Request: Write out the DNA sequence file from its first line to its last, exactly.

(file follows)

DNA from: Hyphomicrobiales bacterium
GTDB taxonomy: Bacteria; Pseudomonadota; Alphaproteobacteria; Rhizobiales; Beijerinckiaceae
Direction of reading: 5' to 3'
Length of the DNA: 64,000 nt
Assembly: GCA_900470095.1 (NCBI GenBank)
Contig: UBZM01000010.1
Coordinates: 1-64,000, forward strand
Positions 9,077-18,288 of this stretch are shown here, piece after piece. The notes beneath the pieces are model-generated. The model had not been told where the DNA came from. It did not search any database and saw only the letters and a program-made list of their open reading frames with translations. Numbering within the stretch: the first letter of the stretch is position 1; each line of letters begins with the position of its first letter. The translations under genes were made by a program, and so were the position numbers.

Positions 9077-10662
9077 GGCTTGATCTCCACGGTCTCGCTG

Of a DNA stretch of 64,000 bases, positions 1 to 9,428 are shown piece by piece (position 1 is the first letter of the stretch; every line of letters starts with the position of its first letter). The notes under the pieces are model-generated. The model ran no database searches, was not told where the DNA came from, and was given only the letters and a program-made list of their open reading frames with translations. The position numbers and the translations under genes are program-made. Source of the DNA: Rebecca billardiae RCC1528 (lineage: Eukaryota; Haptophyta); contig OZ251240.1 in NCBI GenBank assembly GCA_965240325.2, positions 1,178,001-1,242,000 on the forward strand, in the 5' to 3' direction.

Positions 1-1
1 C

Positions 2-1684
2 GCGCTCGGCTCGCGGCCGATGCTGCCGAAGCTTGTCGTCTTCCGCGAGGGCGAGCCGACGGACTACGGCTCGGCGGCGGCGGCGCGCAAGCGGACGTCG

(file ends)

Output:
DNA from: Hyphomicrobiales bacterium
GTDB taxonomy: Bacteria; Pseudomonadota; Alphaproteobacteria; Rhizobiales; Beijerinckiaceae
Direction of reading: 5' to 3'
Length of the DNA: 64,000 nt
Assembly: GCA_900470095.1 (NCBI GenBank)
Contig: UBZM01000010.1
Coordinates: 1-64,000, forward strand
Positions 9,077-18,288 of this stretch are shown here, piece after piece. The notes beneath the pieces are model-generated. The model had not been told where the DNA came from. It did not search any database and saw only the letters and a program-made list of their open reading frames with translations. Numbering within the stretch: the first letter of the stretch is position 1; each line of letters begins with the position of its first letter. The translations under genes were made by a program, and so were the position numbers.

Positions 9077-10662
9077 GGCTTGATCTCCACGGTCTCGCTG

Of a DNA stretch of 64,000 bases, positions 1 to 9,428 are shown piece by piece (position 1 is the first letter of the stretch; every line of letters starts with the position of its first letter). The notes under the pieces are model-generated. The model ran no database searches, was not told where the DNA came from, and was given only the letters and a program-made list of their open reading frames with translations. The position numbers and the translations under genes are program-made. Source of the DNA: Rebecca billardiae RCC1528 (lineage: Eukaryota; Haptophyta); contig OZ251240.1 in NCBI GenBank assembly GCA_965240325.2, positions 1,178,001-1,242,000 on the forward strand, in the 5' to 3' direction.

Positions 1-1
1 C

Positions 2-1684
2 GCGCTCGGCTCGCGGCCGATGCTGCCGAAGCTTGTCGTCTTCCGCGAGGGCGAGCCGACGGACTACGGCTCGGCGGCGGCGGCGCGCAAGCGGACGTCG